The Hastings experience

The Hastings heart function service was established in 1998 with the appointment of one full-time acute heart failure nurse (AHFN). A fully integrated service, covering a population of approximately 180,000, was introduced following the appointment of two full-time community heart failure nurses (CHFN) in 2005.

The service enables:

  • early identification of AHF patients by daily review of Medical Admission Unit (MAU) documentation by the AHFN. Automatic ‘flags’ from the clinical information system identify readmission of any patient already under the heart failure service
  • specialist stratification of inpatient care according to diagnosis and severity, irrespective of ward and whether admission is for new-onset heart failure or for decompensation
  • coordinated discharge planning by AHFN and CHFN with urgent follow-up, including echo at the rapid access heart function clinic within two weeks of discharge. All recently discharged patients are discussed at multi-disciplinary team meetings.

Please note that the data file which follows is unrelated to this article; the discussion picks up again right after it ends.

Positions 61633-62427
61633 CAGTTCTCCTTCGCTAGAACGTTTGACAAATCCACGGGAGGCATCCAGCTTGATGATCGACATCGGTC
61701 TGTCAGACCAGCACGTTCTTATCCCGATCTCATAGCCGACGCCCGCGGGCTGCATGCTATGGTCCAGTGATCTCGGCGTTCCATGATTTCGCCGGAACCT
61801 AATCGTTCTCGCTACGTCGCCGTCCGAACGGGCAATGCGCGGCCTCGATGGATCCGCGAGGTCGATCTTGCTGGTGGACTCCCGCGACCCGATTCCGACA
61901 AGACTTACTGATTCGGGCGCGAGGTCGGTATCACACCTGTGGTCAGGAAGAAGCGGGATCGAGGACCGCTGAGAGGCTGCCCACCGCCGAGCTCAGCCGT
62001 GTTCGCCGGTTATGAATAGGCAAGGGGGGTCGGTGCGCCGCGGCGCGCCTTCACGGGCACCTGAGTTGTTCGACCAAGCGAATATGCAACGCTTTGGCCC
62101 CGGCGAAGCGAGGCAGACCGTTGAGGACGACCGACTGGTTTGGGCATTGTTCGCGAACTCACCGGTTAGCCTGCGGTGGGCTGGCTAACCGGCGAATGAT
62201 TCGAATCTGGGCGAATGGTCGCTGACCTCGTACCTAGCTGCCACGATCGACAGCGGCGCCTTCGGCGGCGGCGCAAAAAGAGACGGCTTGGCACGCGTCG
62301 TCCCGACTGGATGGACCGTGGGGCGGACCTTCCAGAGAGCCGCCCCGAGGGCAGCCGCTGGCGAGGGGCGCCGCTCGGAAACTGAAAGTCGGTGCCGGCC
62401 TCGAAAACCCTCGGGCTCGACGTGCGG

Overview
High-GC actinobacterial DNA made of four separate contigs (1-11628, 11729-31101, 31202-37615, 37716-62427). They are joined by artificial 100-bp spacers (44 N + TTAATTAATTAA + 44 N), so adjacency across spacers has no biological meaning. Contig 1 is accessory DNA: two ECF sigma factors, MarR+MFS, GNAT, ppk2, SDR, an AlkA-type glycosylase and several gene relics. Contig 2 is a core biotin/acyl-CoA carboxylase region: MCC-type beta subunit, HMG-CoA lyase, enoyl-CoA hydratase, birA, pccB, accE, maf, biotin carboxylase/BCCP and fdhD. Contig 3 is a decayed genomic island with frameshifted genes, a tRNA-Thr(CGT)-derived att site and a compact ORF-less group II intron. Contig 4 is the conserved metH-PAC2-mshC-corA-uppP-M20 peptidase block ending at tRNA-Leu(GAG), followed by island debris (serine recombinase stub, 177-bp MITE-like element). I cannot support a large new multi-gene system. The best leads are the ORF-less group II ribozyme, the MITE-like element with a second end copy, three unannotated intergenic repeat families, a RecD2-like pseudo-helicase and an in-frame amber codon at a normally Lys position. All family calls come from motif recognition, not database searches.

is1The service is supported by weekly MDT meetings, bi-weekly ward round review (as part of the lead physician’s general medical round), and verbal, email and telephone contact between all team members (hospital, community, lead physician and consultant cardiologists).

In 2010, formal evaluation by the Heart Improvement Programme found the service was clinically and cost effective, resulting in a sustained reduction in admissions that more than offset the cost of delivery.12

Data on heart failure discharges, validated to July 2012, showed that the service achieved 100% compliance with all four care indicators: echo, ACE inhibitor/ARB at discharge in patients with systolic dysfunction, discharge instructions (activity level, diet, discharge medications, follow-up appointment, weight monitoring and advice if symptoms worsen), and advice on smoking cessation.